Dual endothelin receptor antagonism increases resting energy expenditure in people with increased adiposity

Cassandra C. Derella, Anson M. Blanks, Andy Nguyen, Jacob Looney, Matthew A. Tucker, Jinhee Jeong, Paula Rodriguez-Miguelez, Jeffrey Thomas, Matthew Lyon, David M. Pollock, Ryan A. Harris

Research output: Contribution to journalArticlepeer-review

Abstract

Increased adiposity is associated with dysregulation of the endothelin system, both of which increase the risk of cardiovascular disease (CVD). Preclinical data indicate that endothelin dysregulation also reduces resting energy expenditure (REE). The objective was to test the hypothesis that endothelin receptor antagonism will increase REE in people with obesity compared with healthy weight individuals. Using a double blind, placebo-controlled, crossover design, 32 participants [healthy weight (HW): n = 16, BMI: 21.3 ± 2.8 kg/m2, age: 26 ± 7 yr and overweight/obese (OB): n = 16, BMI: 33.5 ± 9.5 kg/m2, age: 31 ± 6 yr] were randomized to receive either 125 mg of bosentan (ETA/B antagonism) or placebo twice per day for 3 days. Breath-by-breath gas exchange data were collected and REE was assessed by indirect calorimetry. Venous blood samples were analyzed for concentrations of endothelin-1 (ET-1). Treatment with bosentan increased plasma ET-1 in both OB and HW groups. Within the OB group, the changes in absolute REE (PLA: -77.6 ± 127.6 vs. BOS: 72.2 ± 146.6 kcal/day; P = 0.046). The change in REE was not different following either treatment in the HW group. Overall, absolute plasma concentrations of ET-1 following treatment with bosentan were significantly associated with kcal/day of fat (r = 0.488, P = 0.005), percentage of fat utilization (r = 0.415, P = 0.020), and inversely associated with the percentage of carbohydrates (r = -0.419, P = 0.019), and respiratory exchange ratio (r = -0.407, P = 0.023). Taken together, these results suggest that modulation of the endothelin system may represent a novel therapeutic approach to increase both resting metabolism and caloric expenditure, and reduce CVD risk in people with increased adiposity. NEW & NOTEWORTHY Findings from our current translational investigation demonstrate that dual endothelin A/B receptor antagonism increases total REE in overweight/obese individuals. These results suggest that modulation of the endothelin system may represent a novel therapeutic target to increase both resting metabolism and caloric expenditure, enhance weight loss, and reduce CVD risk in seemingly healthy individuals with elevated adiposity.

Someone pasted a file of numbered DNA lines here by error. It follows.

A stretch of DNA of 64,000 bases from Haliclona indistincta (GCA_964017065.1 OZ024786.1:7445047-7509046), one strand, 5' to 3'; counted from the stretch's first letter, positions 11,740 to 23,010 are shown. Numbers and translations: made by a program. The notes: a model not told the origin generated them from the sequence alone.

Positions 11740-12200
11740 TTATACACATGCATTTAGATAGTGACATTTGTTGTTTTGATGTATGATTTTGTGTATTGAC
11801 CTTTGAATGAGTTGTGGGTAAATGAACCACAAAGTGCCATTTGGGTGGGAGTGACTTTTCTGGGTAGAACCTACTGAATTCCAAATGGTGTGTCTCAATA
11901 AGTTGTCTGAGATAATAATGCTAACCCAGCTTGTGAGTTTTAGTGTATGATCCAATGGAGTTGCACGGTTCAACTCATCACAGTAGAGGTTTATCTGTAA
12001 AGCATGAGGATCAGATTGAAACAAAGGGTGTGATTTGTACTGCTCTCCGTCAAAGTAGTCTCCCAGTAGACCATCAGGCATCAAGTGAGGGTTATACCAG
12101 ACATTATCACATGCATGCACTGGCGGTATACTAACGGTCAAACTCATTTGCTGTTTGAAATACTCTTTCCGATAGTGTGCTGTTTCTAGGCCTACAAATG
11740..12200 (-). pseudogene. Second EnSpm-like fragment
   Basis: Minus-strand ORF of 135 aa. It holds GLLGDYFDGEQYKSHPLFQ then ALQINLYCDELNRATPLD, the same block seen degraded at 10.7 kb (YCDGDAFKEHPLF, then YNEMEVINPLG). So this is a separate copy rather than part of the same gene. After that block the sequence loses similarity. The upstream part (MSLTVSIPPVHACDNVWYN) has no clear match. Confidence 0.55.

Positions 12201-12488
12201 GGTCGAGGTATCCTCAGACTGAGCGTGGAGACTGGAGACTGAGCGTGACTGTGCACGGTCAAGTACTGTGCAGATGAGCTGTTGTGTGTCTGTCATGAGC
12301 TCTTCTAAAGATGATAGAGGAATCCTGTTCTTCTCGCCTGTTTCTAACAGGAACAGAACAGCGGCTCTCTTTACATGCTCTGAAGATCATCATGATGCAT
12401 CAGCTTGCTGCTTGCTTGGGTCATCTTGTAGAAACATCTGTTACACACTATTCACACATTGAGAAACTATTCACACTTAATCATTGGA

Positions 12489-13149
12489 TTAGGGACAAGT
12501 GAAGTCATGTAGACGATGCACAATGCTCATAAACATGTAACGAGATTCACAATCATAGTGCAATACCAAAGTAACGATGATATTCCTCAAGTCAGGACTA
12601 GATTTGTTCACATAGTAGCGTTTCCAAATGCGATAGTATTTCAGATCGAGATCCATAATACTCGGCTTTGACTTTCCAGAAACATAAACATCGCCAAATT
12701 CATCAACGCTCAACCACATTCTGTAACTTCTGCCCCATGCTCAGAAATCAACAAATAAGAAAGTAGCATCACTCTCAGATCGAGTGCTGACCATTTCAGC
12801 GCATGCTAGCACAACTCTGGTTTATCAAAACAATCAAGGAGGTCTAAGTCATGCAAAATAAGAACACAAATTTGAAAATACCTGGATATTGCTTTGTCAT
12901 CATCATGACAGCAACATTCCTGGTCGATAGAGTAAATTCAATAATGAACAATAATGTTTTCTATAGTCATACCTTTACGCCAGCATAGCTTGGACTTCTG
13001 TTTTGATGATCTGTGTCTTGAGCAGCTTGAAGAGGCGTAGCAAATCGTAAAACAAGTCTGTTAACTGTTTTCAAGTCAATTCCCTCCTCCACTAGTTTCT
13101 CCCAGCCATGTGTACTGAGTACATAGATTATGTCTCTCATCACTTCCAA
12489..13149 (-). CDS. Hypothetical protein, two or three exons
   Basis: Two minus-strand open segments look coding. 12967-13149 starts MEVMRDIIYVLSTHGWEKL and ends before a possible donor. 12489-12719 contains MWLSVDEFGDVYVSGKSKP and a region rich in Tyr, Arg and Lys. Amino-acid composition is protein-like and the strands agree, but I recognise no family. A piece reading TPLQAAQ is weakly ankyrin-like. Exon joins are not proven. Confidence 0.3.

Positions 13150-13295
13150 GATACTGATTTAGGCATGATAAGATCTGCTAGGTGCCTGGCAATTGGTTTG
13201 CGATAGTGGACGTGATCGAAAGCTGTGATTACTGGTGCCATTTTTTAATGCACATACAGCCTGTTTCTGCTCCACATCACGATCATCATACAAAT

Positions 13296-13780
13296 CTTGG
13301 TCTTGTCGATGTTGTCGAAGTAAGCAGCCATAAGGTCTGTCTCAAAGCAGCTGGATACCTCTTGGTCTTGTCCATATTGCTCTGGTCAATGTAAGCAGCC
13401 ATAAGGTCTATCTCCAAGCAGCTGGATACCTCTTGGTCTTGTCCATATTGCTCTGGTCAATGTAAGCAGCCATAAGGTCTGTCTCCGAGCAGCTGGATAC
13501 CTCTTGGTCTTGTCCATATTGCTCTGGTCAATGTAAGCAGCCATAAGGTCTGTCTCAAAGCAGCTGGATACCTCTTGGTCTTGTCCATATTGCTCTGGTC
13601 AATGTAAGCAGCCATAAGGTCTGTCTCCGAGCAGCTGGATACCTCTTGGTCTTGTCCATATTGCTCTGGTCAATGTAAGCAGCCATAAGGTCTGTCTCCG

Original languageEnglish
Pages (from-to)E508-E516
JournalAmerican Journal of Physiology - Endocrinology and Metabolism
Volume322
Issue number6
DOIs
StatePublished - 2022
Externally publishedYes

Keywords

  • bosentan
  • endothelin
  • energy expenditure
  • obesity

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